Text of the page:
Taking a picture is one thing, but getting your hands on it is another.

"You're welcome to come touch it folks," artist Daniel Oropeza said. "I want them to touch a new medium, it's what is molten glass and steel feel like, you can't know."

It's something Oropeza said has never be done before.

"I tried to find a school that could help me do this, and when I got there, they told me it couldn't be done. So I left that school knowing I had already done it," Oropeza said. "Today I still have to prove that it can be done, it can be done."

It's called Lux Maximus, which took one year to create.

"Lux for light, Maximum light," Oropeza said. "Wherever you see a bead line is a steel rod that runs behind it, that's so cool."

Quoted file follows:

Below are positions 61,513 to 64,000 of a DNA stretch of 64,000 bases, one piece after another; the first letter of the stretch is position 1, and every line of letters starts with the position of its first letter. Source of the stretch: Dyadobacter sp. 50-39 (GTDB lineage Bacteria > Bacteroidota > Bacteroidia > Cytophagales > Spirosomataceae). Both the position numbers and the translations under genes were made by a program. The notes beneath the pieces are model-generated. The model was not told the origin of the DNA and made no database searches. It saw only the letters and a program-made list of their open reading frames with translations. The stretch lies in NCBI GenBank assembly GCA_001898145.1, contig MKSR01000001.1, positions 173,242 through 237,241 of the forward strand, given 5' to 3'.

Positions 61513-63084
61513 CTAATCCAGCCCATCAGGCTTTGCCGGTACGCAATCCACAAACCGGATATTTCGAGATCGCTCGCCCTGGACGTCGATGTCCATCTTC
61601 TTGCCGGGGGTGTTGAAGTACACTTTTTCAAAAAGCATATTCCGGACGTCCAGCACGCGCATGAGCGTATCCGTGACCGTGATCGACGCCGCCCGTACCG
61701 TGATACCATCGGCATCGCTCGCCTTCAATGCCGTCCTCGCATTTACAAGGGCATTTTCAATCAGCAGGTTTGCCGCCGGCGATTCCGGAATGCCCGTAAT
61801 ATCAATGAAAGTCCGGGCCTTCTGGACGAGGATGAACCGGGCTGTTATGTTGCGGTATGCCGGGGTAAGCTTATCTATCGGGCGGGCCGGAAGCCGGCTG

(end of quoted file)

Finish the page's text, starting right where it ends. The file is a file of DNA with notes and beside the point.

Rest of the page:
Not to mention hours upon hours of music.

"I like epic soundtracks because I get to be a hero in my own film and it keeps a high level of not just creativity, but it keeps a high level of performance," Oropeza said.

This piece also serves another purpose.

"Hang on to your curiosity in any way, shape or form," Oropeza said. "I'm telling artists, develop who you are through your art, develop your curiosity. We need you, we need you."

Lux Maximus is located right behind the Grand Rapids Public Museum. It is currently in the top 25 of the three dimensional entries.

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